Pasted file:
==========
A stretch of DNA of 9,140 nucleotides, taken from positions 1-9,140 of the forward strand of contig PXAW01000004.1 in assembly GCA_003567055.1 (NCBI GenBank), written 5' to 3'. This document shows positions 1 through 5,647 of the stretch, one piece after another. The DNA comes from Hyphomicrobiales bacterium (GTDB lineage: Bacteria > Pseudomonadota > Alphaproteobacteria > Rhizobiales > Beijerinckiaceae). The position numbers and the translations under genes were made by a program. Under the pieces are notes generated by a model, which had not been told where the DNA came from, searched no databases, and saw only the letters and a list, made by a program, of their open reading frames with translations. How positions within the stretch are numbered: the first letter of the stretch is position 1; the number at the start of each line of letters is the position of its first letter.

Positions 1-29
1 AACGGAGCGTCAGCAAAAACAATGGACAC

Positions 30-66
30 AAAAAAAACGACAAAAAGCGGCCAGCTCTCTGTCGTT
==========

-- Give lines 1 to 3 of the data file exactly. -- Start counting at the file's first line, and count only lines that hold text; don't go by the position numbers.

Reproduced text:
A stretch of DNA of 9,140 nucleotides, taken from positions 1-9,140 of the forward strand of contig PXAW01000004.1 in assembly GCA_003567055.1 (NCBI GenBank), written 5' to 3'. This document shows positions 1 through 5,647 of the stretch, one piece after another. The DNA comes from Hyphomicrobiales bacterium (GTDB lineage: Bacteria > Pseudomonadota > Alphaproteobacteria > Rhizobiales > Beijerinckiaceae). The position numbers and the translations under genes were made by a program. Under the pieces are notes generated by a model, which had not been told where the DNA came from, searched no databases, and saw only the letters and a list, made by a program, of their open reading frames with translations. How positions within the stretch are numbered: the first letter of the stretch is position 1; the number at the start of each line of letters is the position of its first letter.

Positions 1-29
1 AACGGAGCGTCAGCAAAAACAATGGACAC